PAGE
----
5. 5. Eur Arch Psychiatry Clin Neurosci (2010) 260:609–615 613 Table 3 Correlation coefficients between PPI and cognitive measurements (Pearson’s r) Trail A Trail B Stroop WCST, p.e Patients 0.38 0.52 -0.23 -0.31 Controls 0.60* 0.29 0.30 -0.09 WCST cat. 0.057 -0.41 Digit/symbol FAS PANSS positive PANSS negative PANSS total -0.06 -0.29 0.18 -0.33 -0.11 -0.21 -0.36 NA NA NA WCST p.e Wisconsin card sorting test perseverative errors (percentage), WCST cat Wisconsin card sorting test, categories completed * P 0.05 (uncorrected) also possible that the likely heterogeneity within the schizophrenia patients regarding their neurobiological substrate may also contribute to the absence of such differences. Probably, as it occurs with structural [18] and functional [16] neurobiological deficits, PPI decreases are not found in all schizophrenia patients. Therefore, a proportion of our cases might not have shown PPI deficits by chance. In this line, PPI decrease may change with the clinical status in schizophrenia [30]. Nicotine may influence PPI through its acute effects or after abstinence. The acute effects of nicotine on PPI [6, 33], however, could not explain the lack of decrease in PPI of our patients, since neither the patients nor the controls smoked during the hours prior to PPI testing. However, the effects of abstinence could be expected in the PPI of the patients, since they remained in the hospital prior to PPI testing, but its confounding effect may have been minimized by the nicotine replacement therapy given to them. Non-smoker controls and patients did not show PPI differences either, although this was a small sample. Moreover, smoking abstinence would decrease PPI in schizophrenia [8], and hence abstinence in our patients would not justify the lack of a significant difference in PPI with respect to the controls. Rather, nicotine consumption in schizophrenia patients seems to increase PPI [28], which suggests that the lack of a significant PPI decrease in our patients might relate to the higher proportion of smokers in that group, masking a true PPI decrease in that group. We cannot rule out that the actual amount of nicotine consumption in both groups contributes to the lack of PPI differences. The lack of association of PPI with neuropsychological performance in our patients is in agreement with the report of unrelated Trail-Making A and B scores and PPI measures [7]. Furthermore, there is a report of a lack of association between PPI and cognitive measures in normal subjects [37], which would agree with our data in the control group. However, significant associations between PPI measurements and perseverative errors in the Wisconsin Card Sorting Test [22] and social cognition parameters [42] have also been reported in schizophrenia, and PPI has been found to correlate with spatial processing, but not with other neurocognitive measurements [13] in that illness. In healthy controls, several groups have found a positive association between neurocognitive and PPI measurements. Bitsios et al. [3] described a relationship between increased PPI and better strategies and shorter execution times in problem-solving and working memory test in healthy males. Another study from the same group showed that such an association may depend on prefrontal dopamine transmission [12]. One group made up of medical students showed a trend-level association between PPI and interference scores in the Stroop Test [2]. Therefore, it seems that the possible relationship between gating deficits and cognitive dysfunction in healthy subjects may be weakened or even lost in schizophrenia. This speculation is supported by the association described in healthy subjects between PPI and hippocampal, parahippocampal, inferior frontal, thalamic, and superior temporal gyrus volumes [23], which are the regions consistently affected in schizophrenia [35]. Indeed, a positive association was found between prefrontal (dorsolateral and orbital) cortical volumes and PPI values in schizophrenia patients [24]. However, according to the present results, at least in some schizophrenia cases, an involvement of factors other than gating in cognitive deficits seems supported, since our patients showed cognitive but not PPI deficits. This has some previous support from studies on the association between cortical deficits and neurocognition. We reported, in an entirely different schizophrenia sample, a significant association between processing speed deficits and frontal hypometabolism, as well as between working memory performance and prefrontal structural deficit [31]. In the same direction, it has been reported that changes over time in prefrontal perfusion were associated with an improvement in working memory scores of schizophrenia patients [40]. Our study has limitations; notably, in the number of subjects. Furthermore, age differences between the patients and controls might have contributed to the absence of differences in PPI between groups, although their possible influence was controlled statistically. It has been reported that younger subjects in the middle age group may have lower PPI values [7], but our patients and controls were within the same age range as in that study. The difference in ages between these groups may have affected the comparisons between patients and controls, but not the within-group correlations with the cognitive scores. 123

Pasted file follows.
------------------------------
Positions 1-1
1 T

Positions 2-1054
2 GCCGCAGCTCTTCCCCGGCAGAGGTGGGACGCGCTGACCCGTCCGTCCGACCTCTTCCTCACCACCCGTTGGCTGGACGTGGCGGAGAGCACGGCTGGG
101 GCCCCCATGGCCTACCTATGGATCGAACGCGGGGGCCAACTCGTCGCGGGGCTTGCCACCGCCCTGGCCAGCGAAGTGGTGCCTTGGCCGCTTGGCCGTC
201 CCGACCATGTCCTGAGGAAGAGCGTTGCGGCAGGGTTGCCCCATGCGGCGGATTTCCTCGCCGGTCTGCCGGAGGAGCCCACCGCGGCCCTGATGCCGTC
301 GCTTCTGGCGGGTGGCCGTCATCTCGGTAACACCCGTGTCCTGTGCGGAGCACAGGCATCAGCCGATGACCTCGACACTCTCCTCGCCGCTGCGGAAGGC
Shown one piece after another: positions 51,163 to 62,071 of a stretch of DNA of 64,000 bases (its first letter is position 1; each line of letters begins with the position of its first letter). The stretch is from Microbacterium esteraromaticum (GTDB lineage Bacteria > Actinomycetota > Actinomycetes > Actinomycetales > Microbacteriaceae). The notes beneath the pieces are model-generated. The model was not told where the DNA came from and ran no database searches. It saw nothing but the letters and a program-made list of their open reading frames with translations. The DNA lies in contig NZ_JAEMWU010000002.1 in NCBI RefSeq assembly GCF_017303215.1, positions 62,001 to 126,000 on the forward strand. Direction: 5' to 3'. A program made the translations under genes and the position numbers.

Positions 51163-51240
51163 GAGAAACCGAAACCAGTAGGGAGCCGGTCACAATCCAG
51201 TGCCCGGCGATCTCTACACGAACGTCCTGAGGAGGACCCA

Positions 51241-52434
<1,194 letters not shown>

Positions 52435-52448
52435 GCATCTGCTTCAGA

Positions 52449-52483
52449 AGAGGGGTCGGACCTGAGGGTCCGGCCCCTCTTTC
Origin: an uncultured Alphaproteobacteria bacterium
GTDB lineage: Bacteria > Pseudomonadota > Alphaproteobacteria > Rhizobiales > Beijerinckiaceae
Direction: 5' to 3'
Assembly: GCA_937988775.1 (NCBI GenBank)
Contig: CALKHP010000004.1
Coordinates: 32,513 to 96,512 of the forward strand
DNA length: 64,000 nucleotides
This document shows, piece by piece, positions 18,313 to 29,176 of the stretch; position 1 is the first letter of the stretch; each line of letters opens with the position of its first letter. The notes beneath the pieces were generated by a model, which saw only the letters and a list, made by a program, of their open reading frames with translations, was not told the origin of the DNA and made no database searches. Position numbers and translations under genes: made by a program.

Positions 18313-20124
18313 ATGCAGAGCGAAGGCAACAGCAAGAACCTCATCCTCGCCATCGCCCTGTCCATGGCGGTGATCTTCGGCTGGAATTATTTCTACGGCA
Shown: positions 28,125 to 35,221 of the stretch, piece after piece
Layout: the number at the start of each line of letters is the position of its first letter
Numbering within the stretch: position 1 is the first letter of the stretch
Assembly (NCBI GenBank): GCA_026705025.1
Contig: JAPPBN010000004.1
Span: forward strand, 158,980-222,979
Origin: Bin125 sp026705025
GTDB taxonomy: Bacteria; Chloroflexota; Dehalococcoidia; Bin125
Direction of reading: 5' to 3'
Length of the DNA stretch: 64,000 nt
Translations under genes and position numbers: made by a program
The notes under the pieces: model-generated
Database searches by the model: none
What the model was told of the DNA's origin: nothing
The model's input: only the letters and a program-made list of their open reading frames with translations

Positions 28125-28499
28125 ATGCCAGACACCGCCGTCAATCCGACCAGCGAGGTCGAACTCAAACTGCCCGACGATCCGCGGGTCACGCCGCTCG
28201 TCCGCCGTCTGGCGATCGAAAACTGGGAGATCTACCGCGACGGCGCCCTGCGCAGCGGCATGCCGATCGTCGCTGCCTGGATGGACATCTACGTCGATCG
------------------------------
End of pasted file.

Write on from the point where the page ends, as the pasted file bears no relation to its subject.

6. 6. 614 The use of a single value of prepulse intensity and a single value of stimulus onset asynchrony may also be regarded as a limitation, since variations of the prepulse, both in intensity and time, are important in PPI measurements, though optimum values differ between sexes [26] and between controls and patients of several pathologies [5]. Nonetheless, to maintain the same experimental paradigm in all the subjects, a single value of prepulse intensity and a single value of stimulus onset asynchrony have been used in the present study, and therefore compliance in the patients is also necessary. Another limitation is the nonstatistically significant difference in the number of males and females in the patient and control groups. However, sex was also included as a covariate in the between-group comparisons, and when we compared the male patients and the male controls, the differences remained the same. Additionally, this difference in distribution again would not affect the correlative within-subject analyses. Related to this, changes along the menstrual period within the same female subjects may influence PPI values [19, 38], and we did not control for the time of the menstrual cycles in the determination of PPI in female patients and controls. Finally, PPI and neurocognitive measurements were not conducted on the same day, and hence the clinical state may not have been the same. This may have contributed to the lack of association between PPI and cognitive parameters. However, this procedure is likely to result in better collaboration in cognitive testing in comparison to studying more acutely psychotic patients and will not hamper the cognitive performance of schizophrenic patients. In conclusion, we failed to detect any association between this parameter and cognitive deficits in chronic schizophrenia patients. 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